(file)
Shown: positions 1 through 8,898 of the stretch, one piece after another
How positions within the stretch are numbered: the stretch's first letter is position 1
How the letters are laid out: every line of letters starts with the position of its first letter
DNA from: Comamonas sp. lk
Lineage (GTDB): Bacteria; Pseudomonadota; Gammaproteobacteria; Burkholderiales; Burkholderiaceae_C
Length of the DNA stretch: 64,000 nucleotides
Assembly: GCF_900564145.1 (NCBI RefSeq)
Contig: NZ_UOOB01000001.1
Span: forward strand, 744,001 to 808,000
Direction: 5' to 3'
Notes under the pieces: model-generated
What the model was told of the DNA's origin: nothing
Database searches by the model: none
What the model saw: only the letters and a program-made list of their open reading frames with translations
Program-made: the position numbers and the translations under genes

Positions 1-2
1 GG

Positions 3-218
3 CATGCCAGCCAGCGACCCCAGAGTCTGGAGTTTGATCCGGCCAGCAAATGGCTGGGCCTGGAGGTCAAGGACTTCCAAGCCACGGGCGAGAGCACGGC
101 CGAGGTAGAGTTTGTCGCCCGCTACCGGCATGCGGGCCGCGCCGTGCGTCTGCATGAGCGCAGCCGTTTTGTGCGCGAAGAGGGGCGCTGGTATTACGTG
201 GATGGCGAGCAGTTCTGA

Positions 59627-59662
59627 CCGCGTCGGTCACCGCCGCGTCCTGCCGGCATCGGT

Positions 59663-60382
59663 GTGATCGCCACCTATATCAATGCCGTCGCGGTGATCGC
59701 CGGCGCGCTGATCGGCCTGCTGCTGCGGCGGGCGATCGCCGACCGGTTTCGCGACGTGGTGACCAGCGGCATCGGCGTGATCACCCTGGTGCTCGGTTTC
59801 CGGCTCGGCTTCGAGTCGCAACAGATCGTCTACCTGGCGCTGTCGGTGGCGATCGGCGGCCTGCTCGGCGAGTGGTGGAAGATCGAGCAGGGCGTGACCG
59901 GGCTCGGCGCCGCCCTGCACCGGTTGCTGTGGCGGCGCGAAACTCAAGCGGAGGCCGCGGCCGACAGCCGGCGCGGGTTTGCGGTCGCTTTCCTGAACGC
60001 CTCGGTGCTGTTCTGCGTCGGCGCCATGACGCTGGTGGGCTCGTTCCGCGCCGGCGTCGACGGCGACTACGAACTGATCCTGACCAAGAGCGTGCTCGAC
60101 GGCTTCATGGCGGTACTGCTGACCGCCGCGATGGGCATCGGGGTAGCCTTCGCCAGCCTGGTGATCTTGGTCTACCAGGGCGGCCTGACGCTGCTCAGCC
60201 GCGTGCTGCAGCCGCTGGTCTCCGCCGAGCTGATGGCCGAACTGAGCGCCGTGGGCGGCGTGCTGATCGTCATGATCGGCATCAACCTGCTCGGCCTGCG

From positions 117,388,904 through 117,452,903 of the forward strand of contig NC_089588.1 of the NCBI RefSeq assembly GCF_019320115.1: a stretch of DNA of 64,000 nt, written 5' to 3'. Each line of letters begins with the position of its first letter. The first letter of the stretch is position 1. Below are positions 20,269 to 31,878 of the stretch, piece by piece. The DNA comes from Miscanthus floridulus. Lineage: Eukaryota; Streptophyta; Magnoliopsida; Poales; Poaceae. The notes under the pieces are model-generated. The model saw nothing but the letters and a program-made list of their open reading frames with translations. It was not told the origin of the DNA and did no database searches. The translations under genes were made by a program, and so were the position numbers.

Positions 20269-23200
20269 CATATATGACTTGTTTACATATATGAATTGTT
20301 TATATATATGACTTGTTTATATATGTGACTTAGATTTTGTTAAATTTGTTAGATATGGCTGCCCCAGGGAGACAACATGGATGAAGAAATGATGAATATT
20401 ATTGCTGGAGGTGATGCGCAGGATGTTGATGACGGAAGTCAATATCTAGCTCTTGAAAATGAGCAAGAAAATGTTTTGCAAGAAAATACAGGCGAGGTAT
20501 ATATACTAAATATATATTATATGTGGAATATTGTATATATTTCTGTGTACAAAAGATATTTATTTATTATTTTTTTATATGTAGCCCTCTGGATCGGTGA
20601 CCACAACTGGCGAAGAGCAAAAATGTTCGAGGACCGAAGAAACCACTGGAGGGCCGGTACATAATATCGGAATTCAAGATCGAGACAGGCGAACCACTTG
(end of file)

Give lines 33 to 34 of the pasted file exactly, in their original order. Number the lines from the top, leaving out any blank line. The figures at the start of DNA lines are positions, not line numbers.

Positions 20269-23200
20269 CATATATGACTTGTTTACATATATGAATTGTT